All the same in a hundred years

02 Jan

Every year I spend Christmas and New Year with my family of 100 years ago, loading letters written by my grandfather and his siblings and tweets about them for the 12 months ahead. It’s a deep dive into their experiences during the Great War.

1916 had been a mixed year for the Berrymans: Ted and Richard were safely in India while Paul spent most of the year playing hockey and performing theatricals with the Fleet in Scotland. But at the end of May he “lost heaps of pals” when he fought in the Battle of Jutland. His letter about the battle led to me standing, a hundred years later, in front of the Navy’s new Aircraft carrier, wearing a high viz jacket while being interviewed by the BBC for their commemorative programme. In Orkney the commemorations focused equally on the parallel experiences of the Orcadian civilians and the British and German Navies. Meeting German sailors on a British Warship in the harbour at Kirkwall was a powerful statement that “that was then and this is now”.

Ivan Bennett (Wiggs) - © IWM (HU 113701)

Ivan Bennett (Wiggs)
© IWM (HU 113701)

The slaughter on the Somme puts 2016 into sharp perspective. Ivan Bennett, Benedicta Berryman’s fiancé, was killed there in June. The most meaningful part of working with the letters for me, has been discovering Ivan’s story piece by piece. We knew only two things about him when we started: that the Berrymans didn’t like him and they called him “Wiggs”.  In the last four years we have found out who he was, the tensions and tragedies in his own family and much more about the difficulties he and Benedicta faced when they became engaged. Finally, at the end of the year, I found this portrait photograph of him and I finally feel some closure on this story of star-crossed love.

Topher first went to France at the beginning of the year, and his unit fought on the Somme, but we don’t know if he and they went over the top on that first day. He continued to have a wretched time, outshone by his heroic elder brothers. We will see that Richard asked for Topher to be assigned as his groom early in 1917, which was a comfort for their mother. But our current understanding of dependency and power within a family makes me worry for clumsy, stammering Topher working for clever, impatient Richard.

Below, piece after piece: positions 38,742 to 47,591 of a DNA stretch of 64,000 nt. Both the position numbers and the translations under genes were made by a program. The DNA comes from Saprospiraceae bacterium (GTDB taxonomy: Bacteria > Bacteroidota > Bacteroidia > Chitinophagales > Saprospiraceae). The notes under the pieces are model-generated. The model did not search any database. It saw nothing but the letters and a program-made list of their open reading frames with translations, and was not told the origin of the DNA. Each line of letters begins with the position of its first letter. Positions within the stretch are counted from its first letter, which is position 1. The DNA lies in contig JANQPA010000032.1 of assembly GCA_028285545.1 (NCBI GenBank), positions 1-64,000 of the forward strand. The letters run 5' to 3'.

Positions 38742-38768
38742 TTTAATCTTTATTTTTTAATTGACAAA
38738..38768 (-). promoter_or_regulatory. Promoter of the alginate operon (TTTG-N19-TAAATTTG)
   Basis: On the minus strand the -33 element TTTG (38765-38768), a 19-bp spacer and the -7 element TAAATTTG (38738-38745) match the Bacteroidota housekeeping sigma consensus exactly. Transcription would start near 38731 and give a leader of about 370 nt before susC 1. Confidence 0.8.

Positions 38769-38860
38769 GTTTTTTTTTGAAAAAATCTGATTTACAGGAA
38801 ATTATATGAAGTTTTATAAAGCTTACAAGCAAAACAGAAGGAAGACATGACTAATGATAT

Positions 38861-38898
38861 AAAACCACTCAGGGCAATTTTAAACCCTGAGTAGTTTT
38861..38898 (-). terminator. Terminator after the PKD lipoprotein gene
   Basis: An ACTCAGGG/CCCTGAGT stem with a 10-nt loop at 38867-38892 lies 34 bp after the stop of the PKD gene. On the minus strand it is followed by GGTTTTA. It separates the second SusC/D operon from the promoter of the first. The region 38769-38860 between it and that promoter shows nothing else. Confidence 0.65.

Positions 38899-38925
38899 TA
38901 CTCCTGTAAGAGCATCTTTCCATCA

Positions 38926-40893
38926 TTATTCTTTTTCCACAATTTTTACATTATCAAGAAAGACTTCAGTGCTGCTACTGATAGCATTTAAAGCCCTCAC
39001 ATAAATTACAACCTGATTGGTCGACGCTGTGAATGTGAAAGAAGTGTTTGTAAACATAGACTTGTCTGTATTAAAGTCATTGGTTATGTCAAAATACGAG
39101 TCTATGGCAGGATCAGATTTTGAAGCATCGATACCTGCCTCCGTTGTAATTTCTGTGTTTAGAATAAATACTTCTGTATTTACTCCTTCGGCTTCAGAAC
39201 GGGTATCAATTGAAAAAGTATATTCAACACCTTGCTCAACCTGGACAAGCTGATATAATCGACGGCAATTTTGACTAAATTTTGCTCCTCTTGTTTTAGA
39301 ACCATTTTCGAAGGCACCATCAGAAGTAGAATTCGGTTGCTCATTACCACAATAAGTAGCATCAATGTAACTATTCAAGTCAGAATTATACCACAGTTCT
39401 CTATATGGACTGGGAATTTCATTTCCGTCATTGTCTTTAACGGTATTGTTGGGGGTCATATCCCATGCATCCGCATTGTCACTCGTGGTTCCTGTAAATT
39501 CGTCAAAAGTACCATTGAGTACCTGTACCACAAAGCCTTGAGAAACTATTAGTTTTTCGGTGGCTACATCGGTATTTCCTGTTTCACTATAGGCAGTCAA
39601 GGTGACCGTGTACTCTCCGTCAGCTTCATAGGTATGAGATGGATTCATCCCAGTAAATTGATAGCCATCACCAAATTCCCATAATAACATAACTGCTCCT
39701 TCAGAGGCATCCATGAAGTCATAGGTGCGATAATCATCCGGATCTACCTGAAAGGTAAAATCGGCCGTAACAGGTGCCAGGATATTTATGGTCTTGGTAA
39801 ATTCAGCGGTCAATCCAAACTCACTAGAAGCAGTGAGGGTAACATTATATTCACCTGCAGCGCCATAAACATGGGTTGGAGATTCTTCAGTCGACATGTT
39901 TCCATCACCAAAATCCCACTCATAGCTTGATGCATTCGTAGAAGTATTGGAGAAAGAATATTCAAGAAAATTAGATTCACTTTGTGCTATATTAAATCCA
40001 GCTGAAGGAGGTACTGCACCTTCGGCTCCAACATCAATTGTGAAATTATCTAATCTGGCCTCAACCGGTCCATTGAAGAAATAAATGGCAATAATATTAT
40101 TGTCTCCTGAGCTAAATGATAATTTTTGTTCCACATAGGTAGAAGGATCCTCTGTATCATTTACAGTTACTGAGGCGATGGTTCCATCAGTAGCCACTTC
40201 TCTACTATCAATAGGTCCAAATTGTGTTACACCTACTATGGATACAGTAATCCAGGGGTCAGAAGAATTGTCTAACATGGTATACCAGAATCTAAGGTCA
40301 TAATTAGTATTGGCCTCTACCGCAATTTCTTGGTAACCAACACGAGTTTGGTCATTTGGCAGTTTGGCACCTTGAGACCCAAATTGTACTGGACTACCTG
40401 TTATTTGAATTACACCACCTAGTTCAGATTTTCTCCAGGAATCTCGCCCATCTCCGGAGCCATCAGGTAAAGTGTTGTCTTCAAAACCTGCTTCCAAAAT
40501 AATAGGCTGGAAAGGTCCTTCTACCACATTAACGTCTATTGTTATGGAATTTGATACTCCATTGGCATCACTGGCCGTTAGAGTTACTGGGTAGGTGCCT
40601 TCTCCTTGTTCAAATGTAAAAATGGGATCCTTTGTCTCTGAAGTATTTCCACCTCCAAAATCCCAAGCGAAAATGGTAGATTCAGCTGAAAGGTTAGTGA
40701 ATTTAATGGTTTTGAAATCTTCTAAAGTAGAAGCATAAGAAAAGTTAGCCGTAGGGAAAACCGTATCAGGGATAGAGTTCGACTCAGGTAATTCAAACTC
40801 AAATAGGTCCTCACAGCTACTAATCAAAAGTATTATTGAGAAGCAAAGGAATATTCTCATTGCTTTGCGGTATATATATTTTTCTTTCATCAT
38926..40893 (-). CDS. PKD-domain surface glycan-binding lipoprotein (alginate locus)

Ted ended 1915 spending two nights in an open boat, before being rescued after a shipwreck in the Mediterranean. He was sailing to Egypt, and he spent 1916 there and in India where he was bored and frustrated. He was newly engaged, and his 1916 letters show a complex mix of grief, survivors’ guilt and envy because volunteers were getting action and promotions which he (a career soldier) was missing out on in India. One of the more amusing sub-plots concerns his dress sword – necessary for the glittering events surrounding the Viceroy’s residency in Delhi – but still a weapon and impossible to send through the post.

We hear almost nothing from Jim in 1916. He was not a natural soldier and did not adapt well to army life. So much so that Ted and Paul both show some irritation that he still hadn’t left British soil when the war was two and a half years’ old. He married Sheina Hellier in September 1916 though the arrangements for their wedding show Jim’s characteristic vagueness.

The Berrymans’ experiences in 1916 remind us that although the Great War was a global blood-bath, it was also mundane and even dull for many of those involved who were kept on the side-lines. The letters also show us the siblings’ different characters – Richard, charming, impatient, and lacking insight; Jim, unfocused and ill-adapted to army life; Ted, curious, thoughtful, dutiful, fully-engaged with the complexities of the international situation, and frustrated at not being involved; Paul, sporty, making the most of Naval life, but kind and courteous too; Topher, cold and unhappy, outshone by his heroic older brothers; Jane, energetic and social, opening a tobacconist shop in London and a firm favourite with her brothers’ friends. The other girls are harder to know, except for poor, grief-stricken Ben, her unhappy love affair coming to the unhappiest of conclusions.

In 2016 we have been disorientated by change and shocked by the deaths of many of those we admire, and I have often reminded myself that a hundred years ago the world was more frightening and far more deadly. We are blessed that those left us this year had acted in front of cameras and sung into microphones; that they, and we, had schooling and didn’t have to spend our lives digging the fields or sewing shirts; that the men did not drown at 18 in the Flanders mud and the women did not die at 22 of sepsis after child-birth; that none of them died of Spanish ‘Flu or tuberculosis. Whatever battles we have to fight, the world has given us much in the last 100 years.  

1917 will be a busier year for the Berrymans. We will see more romances, there’ll be another shipwreck, Ted will fight in Mesopotamia in places like Basra and Baghdad which are still in the news today, Richard and Topher will endure in the mud of France.

So as we start 2017, I wish all of us the good wishes the Berrymans wished each other 100 years ago.

Family Letters


Posted by on 2 January, '17 in About


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